13. Mark 8:35 sn The Greek word translated life can refer to both earthly, physical life and inner, transcendent life (one’s “soul”). In the context, if a person is not willing to suffer the world’s rejection and persecution in order to follow Jesus but instead seeks to retain his physical life, then that person will lose both physical life and inner, transcendent life (at the judgment). On the other hand, the one who willingly gives up earthly, physical life to follow Jesus (“loses his life because of me and because of the gospel”) will ultimately find one’s “soul” (note that the parallel in John’s Gospel speaks of “guarding one’s ‘soul’ for eternal life” (John 12:25).
  14. Mark 8:35 tn Or “for my sake and for the gospel.” The traditional rendering “for my sake” can be understood in the sense of “for my benefit,” but the Greek term ἕνεκα (heneka) indicates the cause or reason for something (BDAG 334 s.v. 1). Here the phrase “because of” was repeated before “the gospel” for clarity and for stylistic reasons.
  15. Mark 8:36 tn Grk “a man,” but ἄνθρωπος (anthrōpos) is used in a generic sense here to refer to both men and women.
  16. Mark 8:36 tn Here καί (kai) has been translated as “yet” to indicate the contrast present in this context.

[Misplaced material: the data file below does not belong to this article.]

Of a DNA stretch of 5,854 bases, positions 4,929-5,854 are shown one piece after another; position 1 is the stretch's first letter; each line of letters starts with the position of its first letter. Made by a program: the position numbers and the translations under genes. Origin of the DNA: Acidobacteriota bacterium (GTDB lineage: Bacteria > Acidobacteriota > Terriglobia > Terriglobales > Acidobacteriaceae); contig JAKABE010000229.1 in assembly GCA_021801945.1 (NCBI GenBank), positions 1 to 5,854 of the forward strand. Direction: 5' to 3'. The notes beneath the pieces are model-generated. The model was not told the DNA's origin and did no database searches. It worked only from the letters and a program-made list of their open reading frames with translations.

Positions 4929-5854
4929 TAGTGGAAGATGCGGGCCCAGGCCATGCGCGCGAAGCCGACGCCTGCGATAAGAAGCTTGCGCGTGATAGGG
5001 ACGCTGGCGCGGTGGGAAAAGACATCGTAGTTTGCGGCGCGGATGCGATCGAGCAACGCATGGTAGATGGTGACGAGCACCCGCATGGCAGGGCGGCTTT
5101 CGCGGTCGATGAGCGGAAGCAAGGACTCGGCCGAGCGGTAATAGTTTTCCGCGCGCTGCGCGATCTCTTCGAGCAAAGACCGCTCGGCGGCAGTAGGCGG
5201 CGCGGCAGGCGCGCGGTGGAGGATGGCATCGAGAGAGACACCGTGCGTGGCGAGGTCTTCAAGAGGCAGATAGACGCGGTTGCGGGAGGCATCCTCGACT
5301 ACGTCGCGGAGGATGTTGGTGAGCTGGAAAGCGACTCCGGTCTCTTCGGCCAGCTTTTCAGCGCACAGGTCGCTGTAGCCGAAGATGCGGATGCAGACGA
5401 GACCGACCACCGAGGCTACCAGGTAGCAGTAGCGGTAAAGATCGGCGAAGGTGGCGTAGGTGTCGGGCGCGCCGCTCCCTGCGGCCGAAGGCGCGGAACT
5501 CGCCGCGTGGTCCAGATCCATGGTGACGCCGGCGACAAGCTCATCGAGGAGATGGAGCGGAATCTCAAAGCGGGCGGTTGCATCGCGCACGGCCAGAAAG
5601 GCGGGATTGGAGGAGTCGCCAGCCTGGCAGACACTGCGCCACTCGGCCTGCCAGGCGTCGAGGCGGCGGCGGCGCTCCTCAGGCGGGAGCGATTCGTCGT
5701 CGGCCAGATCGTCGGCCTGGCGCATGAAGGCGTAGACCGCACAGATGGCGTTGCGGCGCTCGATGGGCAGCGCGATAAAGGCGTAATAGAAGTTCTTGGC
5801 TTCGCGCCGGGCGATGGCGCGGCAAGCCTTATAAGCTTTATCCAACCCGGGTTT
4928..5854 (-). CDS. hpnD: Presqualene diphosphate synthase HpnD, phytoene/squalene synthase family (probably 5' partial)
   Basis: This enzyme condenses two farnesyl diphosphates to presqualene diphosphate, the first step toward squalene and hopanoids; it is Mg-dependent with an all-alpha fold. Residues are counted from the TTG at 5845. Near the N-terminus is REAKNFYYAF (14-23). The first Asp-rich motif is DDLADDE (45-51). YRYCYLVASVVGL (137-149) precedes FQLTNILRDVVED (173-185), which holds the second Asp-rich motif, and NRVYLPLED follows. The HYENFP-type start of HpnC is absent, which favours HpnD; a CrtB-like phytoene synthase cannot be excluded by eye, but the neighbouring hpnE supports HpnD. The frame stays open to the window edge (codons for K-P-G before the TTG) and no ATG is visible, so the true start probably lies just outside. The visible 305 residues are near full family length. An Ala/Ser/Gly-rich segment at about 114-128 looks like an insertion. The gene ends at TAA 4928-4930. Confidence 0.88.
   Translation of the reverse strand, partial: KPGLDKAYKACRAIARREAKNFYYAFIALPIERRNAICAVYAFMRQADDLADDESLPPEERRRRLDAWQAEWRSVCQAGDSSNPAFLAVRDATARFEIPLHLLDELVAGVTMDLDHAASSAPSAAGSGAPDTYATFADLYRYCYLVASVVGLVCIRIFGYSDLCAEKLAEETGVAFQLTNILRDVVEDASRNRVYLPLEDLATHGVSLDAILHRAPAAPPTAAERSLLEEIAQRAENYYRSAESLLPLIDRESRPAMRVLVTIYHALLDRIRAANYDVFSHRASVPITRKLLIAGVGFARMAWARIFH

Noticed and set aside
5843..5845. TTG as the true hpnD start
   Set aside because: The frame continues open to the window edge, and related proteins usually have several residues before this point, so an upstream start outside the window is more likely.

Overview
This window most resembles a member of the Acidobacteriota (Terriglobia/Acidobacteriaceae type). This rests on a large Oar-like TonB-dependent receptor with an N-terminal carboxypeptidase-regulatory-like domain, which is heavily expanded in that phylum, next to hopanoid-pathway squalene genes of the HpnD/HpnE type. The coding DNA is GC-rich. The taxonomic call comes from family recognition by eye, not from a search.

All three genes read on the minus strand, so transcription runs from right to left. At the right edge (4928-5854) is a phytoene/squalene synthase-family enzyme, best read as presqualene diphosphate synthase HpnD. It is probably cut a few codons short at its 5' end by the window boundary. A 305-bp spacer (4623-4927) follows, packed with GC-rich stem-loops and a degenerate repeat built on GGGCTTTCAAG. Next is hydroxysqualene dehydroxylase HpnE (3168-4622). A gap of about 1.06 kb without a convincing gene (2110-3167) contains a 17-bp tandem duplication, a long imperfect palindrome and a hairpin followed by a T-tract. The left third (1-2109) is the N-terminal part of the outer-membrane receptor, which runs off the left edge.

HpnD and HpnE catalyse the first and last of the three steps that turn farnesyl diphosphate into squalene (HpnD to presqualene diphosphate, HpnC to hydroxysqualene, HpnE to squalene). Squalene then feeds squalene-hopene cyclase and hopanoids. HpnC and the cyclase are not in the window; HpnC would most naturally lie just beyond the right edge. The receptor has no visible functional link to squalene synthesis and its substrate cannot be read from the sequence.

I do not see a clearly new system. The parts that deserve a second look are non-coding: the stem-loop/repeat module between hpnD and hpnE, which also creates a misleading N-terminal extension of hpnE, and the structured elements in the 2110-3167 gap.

17. Mark 8:38 sn How one responds now to Jesus and his teaching is a reflection of how Jesus, as the Son of Man who judges, will respond then in the final judgment.
  18. Mark 9:1 tn Grk “Truly (ἀμήν, amēn), I say to you.”
  19. Mark 9:1 tn The Greek negative here (οὐ μή, ou mē) is the strongest possible.
  20. Mark 9:1 tn Grk “will not taste.” Here the Greek verb does not mean “sample a small amount” (as a typical English reader might infer from the word “taste”), but “experience something cognitively or emotionally; come to know something” (cf. BDAG 195 s.v. γεύομαι 2).
  21. Mark 9:1 sn Several suggestions have been made as to the referent for the phrase the kingdom of God come with power: (1) the transfiguration itself, which immediately follows in the narrative; (2) Jesus’ resurrection and ascension; (3) the coming of the Spirit and the inauguration of the kingdom in the present age; (4) Jesus’ second coming and the final establishment of the kingdom. The reference to after six days in 9:2 seems to some interpreters to indicate that Mark had the transfiguration in mind insofar as it was a substantial prefiguring of the consummation of the kingdom. As such, the transfiguration would have been a tremendous confirmation to the disciples that even though Jesus had just finished speaking of his death (8:31; 9:31; 10:33), he was nonetheless the promised Messiah and things were proceeding according to God’s plan. The major problem with this interpretation is that some standing here…will not experience death seems to suggest that some of the hearers would die before the arrival of the kingdom, yet there is no indication any of Jesus’ hearers died in the six days between the statement here and the transfiguration. This suggests either the coming of the Spirit as the inauguration of the kingdom or the second coming with the ultimate establishment of the kingdom are more likely referents.